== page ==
Of Sun and Credit

We wanted to go solar right when we moved in, but we held off, because something told me we might need our nest egg for things even more indispensable than solar panels. And I was right. At some point, our 2002 Silverado was simply falling apart. Oh, the engine was great. Started up like it was new. But everything else was rusting around it. When the shop we took it to was honest and kind enough to tell us they could fix it but we’d be wiser spending our money toward a new truck, we decided to do just that.

Which left us with two options for solar, since that took our nest egg down below the point where we could buy a solar system outright: do without or use financing.

Well, we don’t do credit. It’s Bad Medicine. It’s Bad Karma. It’s unskillful action. And we’ve believed that for a long time, which meant we were both pretty sure we had “no credit” on our credit reports. But early in 2022, we decided we wanted to start becoming energy independent because the energy utility in our area scalps its customers via fees. So we took a deep breath and went to a local credit union to apply for their solar loan.

And we were approved.

We were COMPLETELY expecting a “no.” And we would have simply gone home without disappointment. It was just a “we had to try” thing. But we were fully and unconditionally approved. So we told the solar installer, who had drawn up a solar plan for us, and proceeded to take the next steps, starting with giving the solar installer $500 out of our own pockets to get us on their schedule. I also paid over $700 to the energy utility to upgrade the transformer to handle net metering.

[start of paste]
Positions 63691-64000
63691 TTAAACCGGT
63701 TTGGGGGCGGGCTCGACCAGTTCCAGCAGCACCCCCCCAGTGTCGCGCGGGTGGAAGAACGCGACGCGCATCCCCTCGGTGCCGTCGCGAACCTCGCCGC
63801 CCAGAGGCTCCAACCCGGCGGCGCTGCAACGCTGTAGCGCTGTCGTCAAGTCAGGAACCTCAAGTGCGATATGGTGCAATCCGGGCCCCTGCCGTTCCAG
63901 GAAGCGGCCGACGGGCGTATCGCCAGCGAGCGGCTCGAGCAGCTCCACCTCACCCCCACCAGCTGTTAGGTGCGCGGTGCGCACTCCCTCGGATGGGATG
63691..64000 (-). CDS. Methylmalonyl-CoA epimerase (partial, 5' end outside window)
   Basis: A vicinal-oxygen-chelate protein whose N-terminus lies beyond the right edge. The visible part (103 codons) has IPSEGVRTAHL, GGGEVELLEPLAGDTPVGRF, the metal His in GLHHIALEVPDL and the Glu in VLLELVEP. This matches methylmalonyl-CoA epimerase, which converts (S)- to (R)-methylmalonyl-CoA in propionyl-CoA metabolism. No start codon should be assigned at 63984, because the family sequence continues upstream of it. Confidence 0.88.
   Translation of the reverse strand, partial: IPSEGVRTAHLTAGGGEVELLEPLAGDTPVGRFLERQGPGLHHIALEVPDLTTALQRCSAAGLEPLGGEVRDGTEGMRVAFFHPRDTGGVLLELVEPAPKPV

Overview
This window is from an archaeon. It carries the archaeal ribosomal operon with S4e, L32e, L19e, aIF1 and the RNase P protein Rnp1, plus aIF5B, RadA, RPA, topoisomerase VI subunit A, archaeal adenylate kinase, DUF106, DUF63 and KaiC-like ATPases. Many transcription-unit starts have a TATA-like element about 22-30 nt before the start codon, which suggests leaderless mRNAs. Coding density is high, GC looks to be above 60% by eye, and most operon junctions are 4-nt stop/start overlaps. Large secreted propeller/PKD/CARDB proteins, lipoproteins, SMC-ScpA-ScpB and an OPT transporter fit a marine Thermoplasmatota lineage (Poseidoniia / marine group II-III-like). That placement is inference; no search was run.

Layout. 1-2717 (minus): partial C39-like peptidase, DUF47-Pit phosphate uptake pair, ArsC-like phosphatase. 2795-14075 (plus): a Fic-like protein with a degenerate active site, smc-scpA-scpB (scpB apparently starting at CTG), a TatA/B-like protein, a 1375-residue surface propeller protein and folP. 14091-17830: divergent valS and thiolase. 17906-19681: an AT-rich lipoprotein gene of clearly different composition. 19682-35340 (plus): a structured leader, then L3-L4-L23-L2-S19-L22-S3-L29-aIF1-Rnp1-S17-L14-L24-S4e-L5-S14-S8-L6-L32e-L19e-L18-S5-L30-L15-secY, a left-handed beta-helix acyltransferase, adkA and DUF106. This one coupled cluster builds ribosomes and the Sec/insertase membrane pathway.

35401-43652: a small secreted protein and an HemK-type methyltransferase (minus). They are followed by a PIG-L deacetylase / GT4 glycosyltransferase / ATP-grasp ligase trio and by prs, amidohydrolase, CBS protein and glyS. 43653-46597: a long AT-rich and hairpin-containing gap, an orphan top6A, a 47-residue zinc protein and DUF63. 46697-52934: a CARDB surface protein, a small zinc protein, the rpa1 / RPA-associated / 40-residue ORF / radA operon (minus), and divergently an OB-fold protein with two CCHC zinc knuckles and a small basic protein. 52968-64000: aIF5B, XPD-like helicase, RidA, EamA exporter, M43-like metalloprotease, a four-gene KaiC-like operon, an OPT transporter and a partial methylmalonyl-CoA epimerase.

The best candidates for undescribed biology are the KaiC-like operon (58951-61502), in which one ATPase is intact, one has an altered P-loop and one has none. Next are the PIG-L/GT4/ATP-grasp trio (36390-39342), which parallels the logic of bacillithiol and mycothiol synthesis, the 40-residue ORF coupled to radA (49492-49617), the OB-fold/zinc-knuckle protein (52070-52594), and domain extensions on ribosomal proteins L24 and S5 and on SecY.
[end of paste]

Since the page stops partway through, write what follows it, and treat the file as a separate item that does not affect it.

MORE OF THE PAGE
Fast forward four months, when the solar installer was ready to take the next step, because they were able to acquire the equipment to get started. We had to reapply for the loan, because a loan approval is only valid for 60 days, but we were told that the result should be the same if nothing had changed. Since we had not changed anything, we completely expected the loan to be approved.

It. Was. Not.

When we found out why, we were aghast at how stupid and broken the credit system is – and about how stupid a local credit union could be, just as much as a large corporate bank. Of course, we knew that already, but this time we knew it more viscerally. Jen had finally sold her old townhouse in Maryland at the end of last year, and now that it was no longer hers, there were no other “open accounts” on either of our credit reports, because, as I’ve said, we don’t play that.

But that didn’t change our anger and disappointment. Nothing about US had changed. This credit union irresponsibly pulled the rug out from under us without thinking “we told them yes, so they probably went ahead and put some effort and money into getting things ready.” I mean, unless they’re all pre-teens, everyone should know this is how things go. In addition, they tried to offer us a home equity line of credit (HELOC). Are they serious? We own our farm free and clear. Why in all the stupid heck would we put a mortgage on it over something a fraction of its value? I even told them this. I was direct, but civil. They didn’t respond.

So we are back to not planning a traditional solar install. At this point, our only recourse is to see how much we’d get from logging contracts to fund a solar installation. And also, we’re very firmly back to holding our ground on not using credit. We weren’t upset so much about the “no” as we were upset about the “yes” followed by the “no.” I very definitely went on Yelp and described this experience and gave the credit union a one-star review. It’s unconscionable to treat people this way, especially when those people didn’t do anything to merit that treatment.

At least I’m getting the $700 back from the energy utility, since the transformer upgrade is no longer needed at this point.

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